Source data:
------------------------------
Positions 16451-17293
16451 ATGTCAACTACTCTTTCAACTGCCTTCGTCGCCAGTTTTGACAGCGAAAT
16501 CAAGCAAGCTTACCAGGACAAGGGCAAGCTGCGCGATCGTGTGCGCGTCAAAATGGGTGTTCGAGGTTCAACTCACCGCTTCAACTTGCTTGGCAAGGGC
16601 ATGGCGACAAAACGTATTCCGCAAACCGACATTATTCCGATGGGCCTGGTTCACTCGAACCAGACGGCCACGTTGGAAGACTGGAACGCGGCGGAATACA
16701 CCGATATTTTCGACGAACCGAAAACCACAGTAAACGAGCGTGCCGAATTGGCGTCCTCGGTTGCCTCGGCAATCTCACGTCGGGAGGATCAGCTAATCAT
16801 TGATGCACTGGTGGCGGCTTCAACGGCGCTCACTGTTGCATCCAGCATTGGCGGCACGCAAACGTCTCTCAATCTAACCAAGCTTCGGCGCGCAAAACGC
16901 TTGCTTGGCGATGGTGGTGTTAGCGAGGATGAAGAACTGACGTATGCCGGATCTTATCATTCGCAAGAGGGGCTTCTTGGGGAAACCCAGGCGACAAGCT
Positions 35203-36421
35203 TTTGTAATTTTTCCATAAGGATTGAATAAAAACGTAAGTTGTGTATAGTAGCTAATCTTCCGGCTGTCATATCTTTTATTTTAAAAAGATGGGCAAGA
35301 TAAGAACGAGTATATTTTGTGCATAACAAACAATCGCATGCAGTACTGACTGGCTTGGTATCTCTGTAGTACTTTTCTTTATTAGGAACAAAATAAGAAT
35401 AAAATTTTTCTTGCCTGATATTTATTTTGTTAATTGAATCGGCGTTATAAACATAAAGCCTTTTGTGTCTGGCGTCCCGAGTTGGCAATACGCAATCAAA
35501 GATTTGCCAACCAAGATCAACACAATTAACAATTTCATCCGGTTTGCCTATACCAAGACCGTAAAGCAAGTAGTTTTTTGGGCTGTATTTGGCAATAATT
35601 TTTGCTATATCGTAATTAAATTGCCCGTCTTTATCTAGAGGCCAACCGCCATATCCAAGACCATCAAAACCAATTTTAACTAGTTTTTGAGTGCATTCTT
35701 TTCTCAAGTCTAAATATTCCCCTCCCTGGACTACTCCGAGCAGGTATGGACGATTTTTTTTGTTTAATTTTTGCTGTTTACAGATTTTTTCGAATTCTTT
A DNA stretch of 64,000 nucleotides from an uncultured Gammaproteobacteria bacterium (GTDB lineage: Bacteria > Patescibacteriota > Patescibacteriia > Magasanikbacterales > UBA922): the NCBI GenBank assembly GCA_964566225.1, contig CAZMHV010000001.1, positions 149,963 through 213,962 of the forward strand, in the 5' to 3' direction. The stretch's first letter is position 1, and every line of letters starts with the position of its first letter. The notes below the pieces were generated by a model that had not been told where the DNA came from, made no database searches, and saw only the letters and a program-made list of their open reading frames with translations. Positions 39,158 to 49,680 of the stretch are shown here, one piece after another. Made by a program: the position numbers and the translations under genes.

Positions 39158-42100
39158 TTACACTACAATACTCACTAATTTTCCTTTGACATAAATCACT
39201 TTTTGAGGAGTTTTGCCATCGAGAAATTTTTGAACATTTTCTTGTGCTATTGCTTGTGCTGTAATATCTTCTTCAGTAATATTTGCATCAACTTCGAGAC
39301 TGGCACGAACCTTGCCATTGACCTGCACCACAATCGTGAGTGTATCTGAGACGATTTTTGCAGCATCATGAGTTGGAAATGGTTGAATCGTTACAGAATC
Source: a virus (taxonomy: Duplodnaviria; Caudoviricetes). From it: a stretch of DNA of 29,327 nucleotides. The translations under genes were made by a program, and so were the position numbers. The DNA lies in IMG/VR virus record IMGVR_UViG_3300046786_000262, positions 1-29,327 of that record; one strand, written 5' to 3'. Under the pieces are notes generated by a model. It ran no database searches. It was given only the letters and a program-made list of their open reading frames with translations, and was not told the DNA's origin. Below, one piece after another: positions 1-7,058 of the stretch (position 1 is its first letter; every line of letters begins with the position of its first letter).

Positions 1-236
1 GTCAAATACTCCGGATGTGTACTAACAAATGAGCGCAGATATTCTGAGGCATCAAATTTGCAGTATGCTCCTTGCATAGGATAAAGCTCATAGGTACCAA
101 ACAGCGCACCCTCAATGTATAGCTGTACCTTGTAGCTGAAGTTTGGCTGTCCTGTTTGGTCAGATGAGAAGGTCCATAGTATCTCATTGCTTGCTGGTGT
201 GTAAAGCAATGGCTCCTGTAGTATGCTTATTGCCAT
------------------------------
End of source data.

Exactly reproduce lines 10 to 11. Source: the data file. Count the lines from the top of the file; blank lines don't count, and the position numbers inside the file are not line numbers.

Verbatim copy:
35301 TAAGAACGAGTATATTTTGTGCATAACAAACAATCGCATGCAGTACTGACTGGCTTGGTATCTCTGTAGTACTTTTCTTTATTAGGAACAAAATAAGAAT
35401 AAAATTTTTCTTGCCTGATATTTATTTTGTTAATTGAATCGGCGTTATAAACATAAAGCCTTTTGTGTCTGGCGTCCCGAGTTGGCAATACGCAATCAAA